Or consider the tragic story (coincidentally involving Ohio State) of Maurice Clarett. Clarett had been a freshman superstar on the football team. The adults in Clarett’s life persuaded him to challenge the NFL rule requiring that a player must be at least three years out of high school before he can be considered for employment in the NFL. Clarett lost his challenge in court. He never played a day in the NFL.
But because he tried, and in so doing had secured the services of an agent, he was immediately ineligible to play collegiate football. Clarett, a kid blessed with extraordinary talent, later committed a robbery, and sits in prison today. While he is certainly responsible for his own behavior, I cannot help but believe that the NCAA rulebook contributed to Clarett’s downfall. How is anyone hurt, or the integrity of a game impaired, because a talented athlete tests his or her capacity to turn pro?
Some may consider the few examples cited above as relatively isolated episodes. Yet I contend they are sadly too representative of an environment fostered over decades at the NCAA by misguided individuals making otherwise innocent conduct illegal in the belief that the myriad rules and regulations will preserve the essence of amateur athletics that was once the hallmark of intercollegiate competition.
The notion of “amateur athletics” in the face of multibillion-dollar television contracts, multimillion-dollar coaching salaries and athletic department budgets, is little more than a myth, which today is hurting athletes and coaches, ending careers, and subjecting otherwise honorable people to unreasonable and unnecessary pressures on and off the field (or court).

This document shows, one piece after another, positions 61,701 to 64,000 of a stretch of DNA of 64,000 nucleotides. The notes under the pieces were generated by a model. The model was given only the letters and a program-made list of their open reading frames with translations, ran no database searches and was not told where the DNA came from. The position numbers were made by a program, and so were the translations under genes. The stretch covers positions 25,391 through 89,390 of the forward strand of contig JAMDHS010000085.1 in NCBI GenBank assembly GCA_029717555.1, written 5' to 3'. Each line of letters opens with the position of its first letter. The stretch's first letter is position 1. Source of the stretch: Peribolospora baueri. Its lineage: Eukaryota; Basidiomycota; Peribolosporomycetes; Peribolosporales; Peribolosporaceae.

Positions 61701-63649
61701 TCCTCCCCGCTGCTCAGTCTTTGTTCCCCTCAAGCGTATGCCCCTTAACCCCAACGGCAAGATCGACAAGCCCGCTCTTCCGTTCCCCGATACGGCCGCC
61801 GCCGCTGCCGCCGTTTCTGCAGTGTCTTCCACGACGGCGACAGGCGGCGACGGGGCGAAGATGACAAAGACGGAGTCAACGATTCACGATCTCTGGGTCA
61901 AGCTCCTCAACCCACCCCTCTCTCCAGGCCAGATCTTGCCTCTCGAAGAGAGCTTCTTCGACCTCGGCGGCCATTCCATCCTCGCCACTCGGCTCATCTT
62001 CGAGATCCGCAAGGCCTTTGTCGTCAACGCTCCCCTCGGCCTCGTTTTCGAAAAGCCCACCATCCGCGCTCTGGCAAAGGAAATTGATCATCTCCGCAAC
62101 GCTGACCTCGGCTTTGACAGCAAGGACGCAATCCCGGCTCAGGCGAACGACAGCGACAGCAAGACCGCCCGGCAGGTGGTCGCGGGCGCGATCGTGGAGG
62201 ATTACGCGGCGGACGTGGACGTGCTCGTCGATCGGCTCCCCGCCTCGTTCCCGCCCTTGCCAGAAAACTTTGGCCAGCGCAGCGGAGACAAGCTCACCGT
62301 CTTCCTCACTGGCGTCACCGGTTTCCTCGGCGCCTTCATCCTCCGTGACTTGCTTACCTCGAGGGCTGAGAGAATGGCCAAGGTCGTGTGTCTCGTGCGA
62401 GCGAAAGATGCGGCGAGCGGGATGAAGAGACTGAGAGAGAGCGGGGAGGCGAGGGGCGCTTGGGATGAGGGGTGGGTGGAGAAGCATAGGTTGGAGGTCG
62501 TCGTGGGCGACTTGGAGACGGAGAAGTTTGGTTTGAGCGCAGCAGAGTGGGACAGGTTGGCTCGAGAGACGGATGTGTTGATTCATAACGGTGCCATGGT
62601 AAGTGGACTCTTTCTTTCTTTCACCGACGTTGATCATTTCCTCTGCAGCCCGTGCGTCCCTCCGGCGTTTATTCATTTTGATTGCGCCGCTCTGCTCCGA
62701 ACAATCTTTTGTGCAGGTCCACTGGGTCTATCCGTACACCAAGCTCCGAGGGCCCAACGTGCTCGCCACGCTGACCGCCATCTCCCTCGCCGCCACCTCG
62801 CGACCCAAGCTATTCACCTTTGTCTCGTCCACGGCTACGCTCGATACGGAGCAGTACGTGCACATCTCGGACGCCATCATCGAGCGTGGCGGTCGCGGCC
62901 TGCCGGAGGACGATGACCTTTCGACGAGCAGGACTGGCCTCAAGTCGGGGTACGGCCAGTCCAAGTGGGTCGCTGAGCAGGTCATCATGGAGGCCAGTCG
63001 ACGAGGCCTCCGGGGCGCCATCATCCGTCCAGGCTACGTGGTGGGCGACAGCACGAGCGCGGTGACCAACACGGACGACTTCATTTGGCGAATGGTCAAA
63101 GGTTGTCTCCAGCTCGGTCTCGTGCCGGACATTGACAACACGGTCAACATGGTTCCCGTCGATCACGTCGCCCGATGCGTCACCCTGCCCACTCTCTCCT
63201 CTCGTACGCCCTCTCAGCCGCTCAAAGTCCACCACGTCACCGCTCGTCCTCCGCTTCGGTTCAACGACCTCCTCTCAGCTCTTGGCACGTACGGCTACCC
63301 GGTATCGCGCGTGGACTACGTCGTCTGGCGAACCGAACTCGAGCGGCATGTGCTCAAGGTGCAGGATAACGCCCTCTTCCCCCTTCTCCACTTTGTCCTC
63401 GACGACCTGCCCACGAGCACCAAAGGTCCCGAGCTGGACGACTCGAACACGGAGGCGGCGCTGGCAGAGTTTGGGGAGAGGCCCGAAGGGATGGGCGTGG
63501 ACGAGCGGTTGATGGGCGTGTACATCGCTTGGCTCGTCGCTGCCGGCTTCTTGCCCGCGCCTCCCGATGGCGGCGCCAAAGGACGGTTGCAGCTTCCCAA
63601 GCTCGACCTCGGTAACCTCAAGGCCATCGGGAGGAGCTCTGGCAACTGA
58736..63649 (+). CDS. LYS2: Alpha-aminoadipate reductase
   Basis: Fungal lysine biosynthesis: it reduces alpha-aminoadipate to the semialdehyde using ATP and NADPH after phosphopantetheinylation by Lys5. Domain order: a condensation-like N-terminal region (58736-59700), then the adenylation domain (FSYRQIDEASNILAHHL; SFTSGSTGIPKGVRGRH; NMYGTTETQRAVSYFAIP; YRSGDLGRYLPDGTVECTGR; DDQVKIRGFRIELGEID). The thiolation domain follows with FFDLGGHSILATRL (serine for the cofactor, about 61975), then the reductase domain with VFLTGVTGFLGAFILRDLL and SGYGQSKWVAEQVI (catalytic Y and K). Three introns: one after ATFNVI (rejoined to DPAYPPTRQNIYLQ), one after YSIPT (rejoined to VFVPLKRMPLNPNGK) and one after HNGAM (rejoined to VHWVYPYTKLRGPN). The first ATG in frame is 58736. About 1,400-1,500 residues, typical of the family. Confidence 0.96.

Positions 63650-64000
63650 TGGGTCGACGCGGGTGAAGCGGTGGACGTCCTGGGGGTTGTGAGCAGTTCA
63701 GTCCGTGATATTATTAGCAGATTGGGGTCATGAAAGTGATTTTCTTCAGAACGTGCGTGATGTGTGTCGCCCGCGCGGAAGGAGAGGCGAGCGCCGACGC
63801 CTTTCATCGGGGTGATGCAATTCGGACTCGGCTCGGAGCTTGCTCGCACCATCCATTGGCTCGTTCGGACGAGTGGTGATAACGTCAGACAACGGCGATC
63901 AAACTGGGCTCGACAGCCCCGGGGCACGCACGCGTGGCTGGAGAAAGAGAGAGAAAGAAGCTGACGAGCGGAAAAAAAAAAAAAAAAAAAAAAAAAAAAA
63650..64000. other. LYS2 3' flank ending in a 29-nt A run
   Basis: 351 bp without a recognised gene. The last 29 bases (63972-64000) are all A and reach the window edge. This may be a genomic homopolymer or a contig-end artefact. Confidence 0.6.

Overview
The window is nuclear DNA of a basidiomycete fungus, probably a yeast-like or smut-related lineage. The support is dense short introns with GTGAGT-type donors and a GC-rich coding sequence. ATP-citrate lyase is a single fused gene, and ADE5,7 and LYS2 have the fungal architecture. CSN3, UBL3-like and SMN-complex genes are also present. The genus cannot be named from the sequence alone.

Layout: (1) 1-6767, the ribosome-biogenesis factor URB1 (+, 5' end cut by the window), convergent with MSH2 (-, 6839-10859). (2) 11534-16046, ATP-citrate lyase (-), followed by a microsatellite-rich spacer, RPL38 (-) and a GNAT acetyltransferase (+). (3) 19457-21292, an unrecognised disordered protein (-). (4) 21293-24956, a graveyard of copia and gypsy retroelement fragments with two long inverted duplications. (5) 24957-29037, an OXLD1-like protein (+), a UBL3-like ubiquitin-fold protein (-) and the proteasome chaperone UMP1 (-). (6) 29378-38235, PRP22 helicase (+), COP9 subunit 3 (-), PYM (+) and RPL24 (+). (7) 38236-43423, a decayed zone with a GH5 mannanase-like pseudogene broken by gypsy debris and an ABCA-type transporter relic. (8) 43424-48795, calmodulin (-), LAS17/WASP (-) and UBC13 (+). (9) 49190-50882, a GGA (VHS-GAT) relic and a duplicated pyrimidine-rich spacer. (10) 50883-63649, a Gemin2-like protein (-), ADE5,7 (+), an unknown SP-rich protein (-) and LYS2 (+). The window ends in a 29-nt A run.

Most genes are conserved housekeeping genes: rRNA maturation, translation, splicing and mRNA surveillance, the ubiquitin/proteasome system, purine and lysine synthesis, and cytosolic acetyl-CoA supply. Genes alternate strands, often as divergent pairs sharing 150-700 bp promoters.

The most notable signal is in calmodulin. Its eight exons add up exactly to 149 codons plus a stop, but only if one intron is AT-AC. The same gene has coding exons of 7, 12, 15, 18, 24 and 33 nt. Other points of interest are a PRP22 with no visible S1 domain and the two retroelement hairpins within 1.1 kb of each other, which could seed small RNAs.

There are some who point to the institutions as the source of these problems, in that the NCAA exists by virtue of the institutions that are its members. Indeed, the governing bodies of the NCAA are composed of campus presidents and athletic directors. But, as is the case at so many organizations, the permanent staff and the chief executive wield enormous power and influence over the deliberations of their volunteer boards.
I have lost count of the discussions held at annual ACE meetings in which college presidents complain about how the NCAA is out of control, and how powerless they feel to redirect its work. Whether it is the money, alumni and boards of trustees who demand winning teams, or the vulnerability any of them feel taking on an organization that has gotten so large and so powerful, most have been unable to redirect the course of NCAA behavior.
This is not a call for the end of the NCAA. But I do argue that the NCAA needs to rethink its current rule book, and redraft a set of rules that focus on what actually matters: honest competition, the prohibition of performance enhancing substances, fair recruiting practices, and competent and safe treatment of student athletes. All the rest deserves to be trashed. If not, the eventual trashing of the NCAA will come about because fans, athletes, campus presidents and coaches know John Calipari’s idea reflects concerns that are widely shared.
Robert L. King is president of the Kentucky Council on Postsecondary Education.